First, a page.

Where statutory case management of children in out-of-home care and on a court order is contracted to the CSO, the CSO case manager is responsible for working with the child and family toward the permanency objective and implementing other decisions in the case plan, consistent with goals and tasks set out in the action table. CSOs also have responsibility for the management of the care and placement planning process (incorporating LAC planning tools) for children in their care.

Placement management

CSOs must provide appropriate levels of supervision and support to children in placement.

Post placement support

CSOs are responsible for developing and implementing a detailed leaving care plan for all young people transitioning from their care. Where a child is in kinship care and case management remains with child protection, child protection practitioners will be responsible for this planning. The leaving care plan, developed in conjunction with the care team including the young person, practitioner, case manager, young person's family and direct carer, must detail the post placement support services required to assist the transition from care.

To support the development of this plan the practitioner needs to be aware of their legal responsibilities to the young person see the Care and transition planning for leaving care in Victoria – a framework and guide.

CSO staff and foster carers

CSOs employ a number of staff who are responsible for supervising and supporting foster carers. CSO staff are the first point of contact for foster carers regarding issues and decisions concerning the care of children.

Regardless of whether CSO staff have contracted case management responsibilities, they have care management responsibilities for children in care, including attending case planning meetings, transport to and from and supervision of contact, and coordination of the care and placement planning process. They have responsibility to support the foster carers and the placement of the child, including:

  • leading the care team which develops, implements and reviews the LAC care and placement plan and ensuring that carers and child protection practitioners or contracted case managers contribute to this
  • contributing to case planning, and the implementation of the case plan
  • working with the child to ensure they understand their situation and that their needs are being met in the placement, including completing the LAC assessment and progress record at least annually
  • providing support and advocating for children in placement
  • listening to a carer’s views about the child and acting on this information appropriately ensuring it is passed onto the child protection practitioner or contracted case manager
  • working with the child, their family and the caregivers
  • providing support, supervision, information and training to carers so they can meet their responsibilities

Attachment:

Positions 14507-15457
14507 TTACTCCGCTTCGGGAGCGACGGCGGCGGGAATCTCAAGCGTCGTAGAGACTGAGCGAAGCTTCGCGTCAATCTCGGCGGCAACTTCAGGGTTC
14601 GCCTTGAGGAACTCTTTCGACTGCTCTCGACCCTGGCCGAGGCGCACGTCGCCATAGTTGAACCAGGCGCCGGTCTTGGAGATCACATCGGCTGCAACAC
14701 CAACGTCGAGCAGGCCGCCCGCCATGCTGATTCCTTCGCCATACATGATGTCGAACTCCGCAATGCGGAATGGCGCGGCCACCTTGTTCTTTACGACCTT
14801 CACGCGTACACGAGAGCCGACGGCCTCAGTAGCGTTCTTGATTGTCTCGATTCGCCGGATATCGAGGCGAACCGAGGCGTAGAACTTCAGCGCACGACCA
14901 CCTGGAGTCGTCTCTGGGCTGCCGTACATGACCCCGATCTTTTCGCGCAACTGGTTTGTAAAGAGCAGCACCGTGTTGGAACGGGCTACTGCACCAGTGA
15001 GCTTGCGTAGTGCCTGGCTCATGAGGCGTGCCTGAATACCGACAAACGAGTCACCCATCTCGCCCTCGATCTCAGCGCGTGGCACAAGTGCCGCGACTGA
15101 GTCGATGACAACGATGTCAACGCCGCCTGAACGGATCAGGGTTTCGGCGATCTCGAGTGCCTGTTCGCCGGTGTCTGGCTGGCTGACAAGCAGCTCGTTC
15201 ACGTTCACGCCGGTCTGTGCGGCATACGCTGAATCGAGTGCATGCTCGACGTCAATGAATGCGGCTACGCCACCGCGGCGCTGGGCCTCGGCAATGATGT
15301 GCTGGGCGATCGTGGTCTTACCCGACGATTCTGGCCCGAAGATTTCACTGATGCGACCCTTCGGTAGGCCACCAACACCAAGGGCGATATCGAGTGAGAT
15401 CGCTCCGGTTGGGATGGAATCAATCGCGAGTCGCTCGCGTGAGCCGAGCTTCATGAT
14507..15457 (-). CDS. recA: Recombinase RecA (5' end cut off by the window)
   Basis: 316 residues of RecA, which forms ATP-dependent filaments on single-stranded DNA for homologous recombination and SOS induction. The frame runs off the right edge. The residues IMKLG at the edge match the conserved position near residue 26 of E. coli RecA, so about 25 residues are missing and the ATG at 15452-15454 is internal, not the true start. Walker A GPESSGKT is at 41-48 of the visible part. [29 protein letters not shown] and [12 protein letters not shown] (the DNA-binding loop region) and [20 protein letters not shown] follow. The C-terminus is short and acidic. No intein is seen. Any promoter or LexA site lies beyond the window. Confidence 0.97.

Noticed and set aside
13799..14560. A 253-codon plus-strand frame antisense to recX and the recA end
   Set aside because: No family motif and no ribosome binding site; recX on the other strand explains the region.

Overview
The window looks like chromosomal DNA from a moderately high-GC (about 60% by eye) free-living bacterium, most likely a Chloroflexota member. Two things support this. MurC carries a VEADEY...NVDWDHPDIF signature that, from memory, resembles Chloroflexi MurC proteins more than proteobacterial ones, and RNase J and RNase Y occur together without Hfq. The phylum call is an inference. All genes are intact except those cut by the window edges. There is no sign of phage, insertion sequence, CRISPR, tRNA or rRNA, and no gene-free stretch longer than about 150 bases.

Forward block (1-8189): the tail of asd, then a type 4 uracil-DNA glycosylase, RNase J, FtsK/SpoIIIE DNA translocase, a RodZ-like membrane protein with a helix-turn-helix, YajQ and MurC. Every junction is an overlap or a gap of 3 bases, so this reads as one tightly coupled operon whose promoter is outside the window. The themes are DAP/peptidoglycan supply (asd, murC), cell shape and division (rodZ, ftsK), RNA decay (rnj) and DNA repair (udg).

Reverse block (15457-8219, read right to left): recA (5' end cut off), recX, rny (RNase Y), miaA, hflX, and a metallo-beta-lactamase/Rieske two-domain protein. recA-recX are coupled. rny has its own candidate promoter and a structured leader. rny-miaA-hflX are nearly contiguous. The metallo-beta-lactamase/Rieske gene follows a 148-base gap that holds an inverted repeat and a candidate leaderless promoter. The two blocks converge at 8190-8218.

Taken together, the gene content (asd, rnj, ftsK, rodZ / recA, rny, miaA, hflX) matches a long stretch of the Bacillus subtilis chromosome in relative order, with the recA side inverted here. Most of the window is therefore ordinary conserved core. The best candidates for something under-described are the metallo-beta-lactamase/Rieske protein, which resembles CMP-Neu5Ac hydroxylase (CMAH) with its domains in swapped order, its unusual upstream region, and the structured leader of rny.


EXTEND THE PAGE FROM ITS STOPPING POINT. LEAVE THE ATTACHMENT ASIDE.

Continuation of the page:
• undertaking annual reviews of carers
  • providing written reports and assessment as required
  • arranging for appropriate financial reimbursements and supports to be provided to carers in liaison with the child protection practitioner or contracted case manager
  • providing a timely response to requests for financial or other supports.

Foster carers with the support of the CSO, provide care for children in their own home. Foster carers are a critical part of the care team and need to be included in meetings and decisions that affect the day-to-day care of a child.

The role of the foster carer is broad and challenging. Foster carers provide good quality care, support and supervision to children in order to promote their social, emotional, physical and cognitive development. In effect this means that foster carers address all aspects of the lives of the children for whom they provide care, not just issues related to risk of abuse.

The actions of the foster carer should be consistent with the care any responsible and caring parent would provide for their child. Their role includes the following functions:

  • providing day-to-day care and engaging with children placed in care
  • providing a safe, stable, caring and supportive environment which addresses all aspects of healthy development for children, including their physical, social, emotional, cognitive, cultural and spiritual needs
  • promoting and maintaining the connectedness of children with their family and social networks
  • engaging parents and families in a manner, which is accepting and respectful of their primary role, cultural identity and spiritual beliefs
  • working with other members of the care team to ensure the safety, development and wellbeing of children
  • ensuring the CSO is informed about the child's progress and any concerns about the placement
  • maintaining confidentiality and privacy and not disclosing personal and confidential information in an inappropriate manner.

Residential care workers

Residential care workers are employed by the CSO or the Department of Health and Human Services to provide high quality care for children and young people, with an emphasis upon children over the age of 12 years, in accordance with the child or young person’s case plan and care and placement plan.